MOUNT VERNON – The Fifth District Appellate Court has affirmed a circuit court's dismissal of a complaint filed by the village of Belle Rive over a nearly 100-year-old agreement with a railroad company
Belle Rive's three-count complaint was filed May 10, 2016, and concerned an ordinance adopted April 21, 1925, allowing Illinois Central Railroad Co.'s predecessor to construct a rail line through the village. Illinois Central Railroad's predecessor on May 8, 1925, accepted the terms of the ordinance, which gave the defendant the responsibility of maintaining the three bridges constructed, a responsibility the plaintiff accused the defendants of not upholding, according to information in the ruling.
The first count of the complaint “included a judgment declaring that the ordinance created a perpetual easement in favor of the village over the tracks on the streets in question and [a requirement that] the railroad must maintain the bridges at those locations at its sole expense.”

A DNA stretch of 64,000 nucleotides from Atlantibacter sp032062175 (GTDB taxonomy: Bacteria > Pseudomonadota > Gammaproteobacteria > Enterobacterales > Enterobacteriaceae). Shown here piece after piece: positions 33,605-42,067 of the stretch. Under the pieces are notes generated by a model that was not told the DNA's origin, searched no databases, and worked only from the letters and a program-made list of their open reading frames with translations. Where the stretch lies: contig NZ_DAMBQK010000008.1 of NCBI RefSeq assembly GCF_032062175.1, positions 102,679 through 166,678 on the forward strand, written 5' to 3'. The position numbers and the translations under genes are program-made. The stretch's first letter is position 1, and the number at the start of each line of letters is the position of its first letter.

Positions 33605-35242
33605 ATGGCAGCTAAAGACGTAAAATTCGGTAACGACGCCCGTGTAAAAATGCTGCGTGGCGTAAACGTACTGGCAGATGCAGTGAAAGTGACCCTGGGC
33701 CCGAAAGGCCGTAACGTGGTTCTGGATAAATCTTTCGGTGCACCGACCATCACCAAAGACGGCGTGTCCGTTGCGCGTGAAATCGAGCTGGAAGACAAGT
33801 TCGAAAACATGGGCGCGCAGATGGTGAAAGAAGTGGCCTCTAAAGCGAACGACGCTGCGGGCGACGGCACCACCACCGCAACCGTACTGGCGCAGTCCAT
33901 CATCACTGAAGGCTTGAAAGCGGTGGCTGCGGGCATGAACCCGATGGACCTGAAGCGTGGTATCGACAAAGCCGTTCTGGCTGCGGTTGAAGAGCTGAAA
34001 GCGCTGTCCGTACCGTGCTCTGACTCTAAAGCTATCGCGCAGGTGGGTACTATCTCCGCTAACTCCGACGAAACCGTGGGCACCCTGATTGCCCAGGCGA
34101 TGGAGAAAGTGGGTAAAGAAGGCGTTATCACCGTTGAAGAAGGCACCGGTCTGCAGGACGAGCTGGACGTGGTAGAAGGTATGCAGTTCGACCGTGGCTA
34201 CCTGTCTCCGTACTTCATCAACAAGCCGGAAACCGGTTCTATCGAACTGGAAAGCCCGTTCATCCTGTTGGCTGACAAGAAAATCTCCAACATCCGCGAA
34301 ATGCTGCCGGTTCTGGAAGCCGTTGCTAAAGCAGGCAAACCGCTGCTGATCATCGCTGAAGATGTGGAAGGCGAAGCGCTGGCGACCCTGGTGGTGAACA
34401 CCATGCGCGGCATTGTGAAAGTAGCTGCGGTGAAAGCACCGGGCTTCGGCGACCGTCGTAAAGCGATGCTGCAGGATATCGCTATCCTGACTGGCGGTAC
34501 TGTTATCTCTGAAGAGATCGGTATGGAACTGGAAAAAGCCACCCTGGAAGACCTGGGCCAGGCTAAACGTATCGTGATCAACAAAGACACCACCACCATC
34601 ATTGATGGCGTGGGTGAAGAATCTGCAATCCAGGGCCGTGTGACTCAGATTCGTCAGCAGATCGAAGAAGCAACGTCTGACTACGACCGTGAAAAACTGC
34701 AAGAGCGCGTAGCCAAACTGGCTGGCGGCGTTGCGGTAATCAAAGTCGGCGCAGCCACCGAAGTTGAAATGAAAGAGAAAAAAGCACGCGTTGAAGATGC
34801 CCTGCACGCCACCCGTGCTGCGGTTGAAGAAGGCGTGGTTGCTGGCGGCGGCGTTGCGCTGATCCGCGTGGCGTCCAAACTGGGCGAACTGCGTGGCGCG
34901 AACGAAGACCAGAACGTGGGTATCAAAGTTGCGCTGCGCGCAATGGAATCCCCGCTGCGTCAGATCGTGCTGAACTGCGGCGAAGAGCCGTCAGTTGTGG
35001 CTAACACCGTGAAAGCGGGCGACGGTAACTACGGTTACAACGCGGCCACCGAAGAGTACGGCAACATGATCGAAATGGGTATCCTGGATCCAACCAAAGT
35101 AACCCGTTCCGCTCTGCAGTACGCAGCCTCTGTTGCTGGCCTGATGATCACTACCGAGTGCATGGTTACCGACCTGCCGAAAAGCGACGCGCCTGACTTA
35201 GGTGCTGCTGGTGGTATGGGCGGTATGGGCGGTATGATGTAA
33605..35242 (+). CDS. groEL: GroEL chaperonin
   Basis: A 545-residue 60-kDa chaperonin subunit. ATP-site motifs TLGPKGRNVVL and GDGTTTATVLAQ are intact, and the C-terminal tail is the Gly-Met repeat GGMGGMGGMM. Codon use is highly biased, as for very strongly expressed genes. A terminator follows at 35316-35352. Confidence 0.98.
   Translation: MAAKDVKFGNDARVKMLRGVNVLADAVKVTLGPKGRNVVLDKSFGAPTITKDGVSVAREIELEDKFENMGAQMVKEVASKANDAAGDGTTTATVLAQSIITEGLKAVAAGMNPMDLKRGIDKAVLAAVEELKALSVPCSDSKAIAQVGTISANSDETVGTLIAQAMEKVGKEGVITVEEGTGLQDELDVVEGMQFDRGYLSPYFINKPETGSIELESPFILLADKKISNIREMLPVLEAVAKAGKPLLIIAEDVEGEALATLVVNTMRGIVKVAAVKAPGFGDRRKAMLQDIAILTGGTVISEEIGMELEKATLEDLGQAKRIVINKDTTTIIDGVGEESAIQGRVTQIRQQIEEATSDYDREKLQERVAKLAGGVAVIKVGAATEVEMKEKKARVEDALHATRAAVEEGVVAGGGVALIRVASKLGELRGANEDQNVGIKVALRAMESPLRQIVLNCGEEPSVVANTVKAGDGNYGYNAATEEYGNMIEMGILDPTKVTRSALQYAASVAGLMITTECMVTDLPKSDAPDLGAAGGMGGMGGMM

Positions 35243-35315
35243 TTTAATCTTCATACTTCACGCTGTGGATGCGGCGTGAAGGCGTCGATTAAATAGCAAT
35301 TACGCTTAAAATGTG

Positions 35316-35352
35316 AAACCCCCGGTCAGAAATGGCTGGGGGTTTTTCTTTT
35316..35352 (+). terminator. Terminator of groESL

The second count was styled as an injunction seeking a judgment of $3.6 million to replace the bridges along with “a permanent injunction requiring [the railroad] to permanently maintain the replacement bridges after constructed at the expense of [the railroad].” The third count alleged the railroad’s lack of bridge maintenance constituted a material breach of the ordinance.
In response, the defendants filed a motion to dismiss on June 10, 2016, claiming the Jefferson County Circuit Court had no “subject matter jurisdiction over the bridges at issue,” that the “the Illinois Commercial Transportation Law (formerly the Public Utilities Act) preempted the ordinance,” that the complaints were barred by the five-year statute of limitation for an ordinance violation and the 10-year statute of limitation for breach of contract and because the plaintiff sought a “judicial deed” for a property it never actually owned at the time, according to background in the ruling.
On review, the appellate court found the defendants’ arguments to hold merit. The most convincing reason the court found to affirm the dismissal came when considering the legitimacy of the ordinance itself. In doing so, it was confirmed that the enactment of the Public Utilities Act “vest[ed] general supervision over all public utilities, including railroads, in the Public Utilities Commission which, by the act of 1921, became the (Illinois Commerce Commission).” With this in mind, the village had no real way to pass an ordinance in the first place, making every other count in the complaint moot as a result.